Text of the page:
looks out at us across the arduous

light years and sees only blue.

###

Copyright 2019 John Macker




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Updated: Jan 21, 2020

On May 1st, 2020 you will want to be in Joplin, Missouri at the Bookhouse Cinema at 7 pm. auxarczen is hosting our first-ever poetry reading and book sale. Admission is free, but we will have a merch table with books, broadsides, postcards, t-shirts and who knows what else. Two of Joplin's best bands, Dr. G and the Tall Man and Blister Soul, will be playing and you will want to hear every note. We are also thrilled to offer an amazing line-up of five poets that are steeped in the vocal tradition of poetry.


Each day this week I will introduce you to one of the five.


John Knoll (Santa Fe, New Mexico)


John, originally from Pittsburg, Kansas, has authored five poetry books, two plays written with Joe Speer, a CD titled Black Wing, featuring John Macker and an environmental jazz radio play, If You Rape My Mama I Will Kill You, with music by Zimbabwe En Kenya. His poems have appeared in a variety of magazines, including Beatitude and Exquisite Corpse. He also performs his poetry with jazz and rock musicians, most notably The Jack Kerouac Band, Nuclear Trout and Ground Zero.


John is the real deal. I first heard him read in Glenwood Springs, CO in the summer of 1992 with a jazz trio backing him and three others. Four poets were seated on stools and took turns reading as the musicians followed them as if they had practiced each word and note. With each round, the poets became a bit more competitive trying to top the one before them. It was one of the most incredible nights I have experienced as an audience member.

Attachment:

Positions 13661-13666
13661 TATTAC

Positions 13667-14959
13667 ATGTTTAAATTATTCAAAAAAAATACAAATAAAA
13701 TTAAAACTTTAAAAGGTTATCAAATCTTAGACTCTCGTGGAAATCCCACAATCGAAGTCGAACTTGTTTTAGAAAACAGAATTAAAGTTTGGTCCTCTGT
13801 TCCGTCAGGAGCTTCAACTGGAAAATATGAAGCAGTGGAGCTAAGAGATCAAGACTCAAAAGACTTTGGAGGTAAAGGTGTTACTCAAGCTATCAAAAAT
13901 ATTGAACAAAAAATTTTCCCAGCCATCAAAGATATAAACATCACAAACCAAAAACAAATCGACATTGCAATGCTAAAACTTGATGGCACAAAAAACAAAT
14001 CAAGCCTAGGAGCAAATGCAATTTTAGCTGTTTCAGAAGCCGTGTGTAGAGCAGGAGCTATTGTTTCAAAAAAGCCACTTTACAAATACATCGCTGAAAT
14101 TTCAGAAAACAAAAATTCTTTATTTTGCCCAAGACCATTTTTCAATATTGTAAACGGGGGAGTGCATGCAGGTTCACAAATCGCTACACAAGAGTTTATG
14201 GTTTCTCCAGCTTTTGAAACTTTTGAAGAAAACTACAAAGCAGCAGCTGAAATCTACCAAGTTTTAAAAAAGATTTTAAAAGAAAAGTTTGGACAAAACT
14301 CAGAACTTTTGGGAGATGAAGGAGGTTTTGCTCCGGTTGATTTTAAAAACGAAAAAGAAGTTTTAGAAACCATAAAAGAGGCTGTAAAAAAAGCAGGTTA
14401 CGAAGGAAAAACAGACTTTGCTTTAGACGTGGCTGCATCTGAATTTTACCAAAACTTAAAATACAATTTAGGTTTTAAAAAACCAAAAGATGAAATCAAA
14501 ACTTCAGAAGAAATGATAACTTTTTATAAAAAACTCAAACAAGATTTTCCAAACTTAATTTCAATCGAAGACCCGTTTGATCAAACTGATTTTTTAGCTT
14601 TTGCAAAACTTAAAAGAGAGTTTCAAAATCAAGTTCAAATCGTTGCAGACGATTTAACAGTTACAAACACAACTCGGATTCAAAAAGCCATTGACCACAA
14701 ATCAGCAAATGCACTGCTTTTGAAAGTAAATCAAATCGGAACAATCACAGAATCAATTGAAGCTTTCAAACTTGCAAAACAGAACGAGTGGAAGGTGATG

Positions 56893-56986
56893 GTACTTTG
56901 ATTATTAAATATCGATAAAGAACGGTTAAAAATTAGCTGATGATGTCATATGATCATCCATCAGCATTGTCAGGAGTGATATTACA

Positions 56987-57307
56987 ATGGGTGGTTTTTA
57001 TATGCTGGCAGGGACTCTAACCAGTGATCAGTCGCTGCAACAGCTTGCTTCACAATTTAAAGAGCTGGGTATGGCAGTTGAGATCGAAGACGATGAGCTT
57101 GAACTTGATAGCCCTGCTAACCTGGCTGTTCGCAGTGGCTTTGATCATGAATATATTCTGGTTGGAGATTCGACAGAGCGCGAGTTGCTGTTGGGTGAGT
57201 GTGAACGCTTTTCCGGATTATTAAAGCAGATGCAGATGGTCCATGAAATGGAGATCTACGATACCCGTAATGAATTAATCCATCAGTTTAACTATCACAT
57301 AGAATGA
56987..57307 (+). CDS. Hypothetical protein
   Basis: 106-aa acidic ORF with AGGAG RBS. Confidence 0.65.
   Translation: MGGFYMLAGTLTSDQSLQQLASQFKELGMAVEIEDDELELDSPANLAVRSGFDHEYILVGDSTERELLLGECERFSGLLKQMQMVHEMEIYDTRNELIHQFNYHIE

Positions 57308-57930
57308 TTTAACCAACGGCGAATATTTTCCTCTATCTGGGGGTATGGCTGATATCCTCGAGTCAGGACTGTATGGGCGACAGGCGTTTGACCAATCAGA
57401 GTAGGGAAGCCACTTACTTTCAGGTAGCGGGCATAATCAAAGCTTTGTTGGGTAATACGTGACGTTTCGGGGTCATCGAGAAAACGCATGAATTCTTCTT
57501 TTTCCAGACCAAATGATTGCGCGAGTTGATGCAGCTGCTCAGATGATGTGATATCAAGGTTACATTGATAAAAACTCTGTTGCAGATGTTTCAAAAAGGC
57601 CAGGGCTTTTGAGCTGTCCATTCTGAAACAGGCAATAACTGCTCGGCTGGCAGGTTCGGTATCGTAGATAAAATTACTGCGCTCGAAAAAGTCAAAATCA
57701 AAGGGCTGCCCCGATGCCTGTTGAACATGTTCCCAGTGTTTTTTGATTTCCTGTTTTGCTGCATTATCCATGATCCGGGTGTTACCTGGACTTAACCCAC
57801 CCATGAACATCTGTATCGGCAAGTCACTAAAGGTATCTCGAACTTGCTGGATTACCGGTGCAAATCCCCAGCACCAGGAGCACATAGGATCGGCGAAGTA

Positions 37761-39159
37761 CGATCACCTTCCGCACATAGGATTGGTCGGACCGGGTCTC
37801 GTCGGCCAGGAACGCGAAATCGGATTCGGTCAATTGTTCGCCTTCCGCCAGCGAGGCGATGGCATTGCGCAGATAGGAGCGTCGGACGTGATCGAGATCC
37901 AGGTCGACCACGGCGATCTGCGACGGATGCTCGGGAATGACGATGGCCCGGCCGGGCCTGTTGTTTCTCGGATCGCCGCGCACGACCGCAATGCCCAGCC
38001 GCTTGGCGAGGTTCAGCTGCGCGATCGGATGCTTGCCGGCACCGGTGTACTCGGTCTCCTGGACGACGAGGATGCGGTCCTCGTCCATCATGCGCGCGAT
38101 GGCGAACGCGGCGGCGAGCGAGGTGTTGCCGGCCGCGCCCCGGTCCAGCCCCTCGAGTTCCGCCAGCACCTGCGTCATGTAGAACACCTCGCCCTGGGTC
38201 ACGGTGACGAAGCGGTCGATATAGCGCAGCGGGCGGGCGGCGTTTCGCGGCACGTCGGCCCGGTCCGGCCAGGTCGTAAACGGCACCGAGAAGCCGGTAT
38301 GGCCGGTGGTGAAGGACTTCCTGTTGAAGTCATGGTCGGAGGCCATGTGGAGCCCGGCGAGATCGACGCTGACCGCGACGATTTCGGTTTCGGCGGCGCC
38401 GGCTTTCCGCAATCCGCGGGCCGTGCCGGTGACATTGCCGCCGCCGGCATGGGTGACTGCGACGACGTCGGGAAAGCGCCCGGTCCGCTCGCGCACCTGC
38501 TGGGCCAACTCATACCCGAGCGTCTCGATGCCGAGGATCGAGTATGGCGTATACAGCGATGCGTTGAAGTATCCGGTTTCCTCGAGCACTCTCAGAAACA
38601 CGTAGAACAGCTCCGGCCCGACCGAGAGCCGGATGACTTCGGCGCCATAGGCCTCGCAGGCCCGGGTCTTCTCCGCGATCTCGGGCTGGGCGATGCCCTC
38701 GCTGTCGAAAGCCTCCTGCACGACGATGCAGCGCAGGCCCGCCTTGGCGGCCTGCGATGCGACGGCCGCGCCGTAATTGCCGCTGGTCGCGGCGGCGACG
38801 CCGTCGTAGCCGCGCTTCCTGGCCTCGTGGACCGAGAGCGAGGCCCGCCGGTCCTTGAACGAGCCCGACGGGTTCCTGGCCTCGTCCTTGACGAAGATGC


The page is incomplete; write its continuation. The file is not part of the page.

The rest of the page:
While his poems are always a knockout, I am going to feature one of his short stories as an introduction, turns out he maneuvers through prose with the same abandon, taking no prisoners.



FOURTH OF JULY


Dwayne and Bernadette Silva turned off New Mexico’s Highway 502 about a mile after crossing the Rio Grande on Otowi Bridge. Their Mercury’s headlights illuminated a little wooden cross stuck in the ground beside a cholla cactus. A couple of days earlier Erik, the party’s host, told Dwayne he stuck the cross there to keep human coyotes away.

He drove into the bosque, mostly tall cottonwoods, a few juniper and pinyon. The river could be heard echoing off canyon walls. A huge bonfire was visible through the trees. They were late arrivals to the party and the road was lined with cars and pickups, mostly pickups. He parked in a spot next to a sweat lodge.

Before getting out of the car, he reached in the back seat and opened a cooler filled with ice and pulled out a beer. He opened one for Bernadette and they walked towards the bonfire beers in hand. He didn’t see anyone he knew. He stood in the shadows and watched a young boy light a roman candle.

Bernadette disappeared as she often did at parties. Dwayne stood under a clear desert sky, looking up he saw Jupiter directly overhead. He turned to the southern sky to see if he could identify Betelgeuse in Orion’s Belt but the horizon was obscured by canyon walls.

He followed the sound of Howlin’ Wolf’s blues into the house. A few people were milling about in the kitchen where a feast was laid out: beans, enchilada casserole, red and green chili, tortillas, a fruit tray, a chocolate cake with cherries and a bottle of tequila sat on the table. I wish I was hungry, he thought as he sat on a couch beneath a colorful expressionistic painting of an Indian’s face; reds and blues and golds and greens. The painting looked like an R.C. Gorman, but it wasn’t, just another imitation.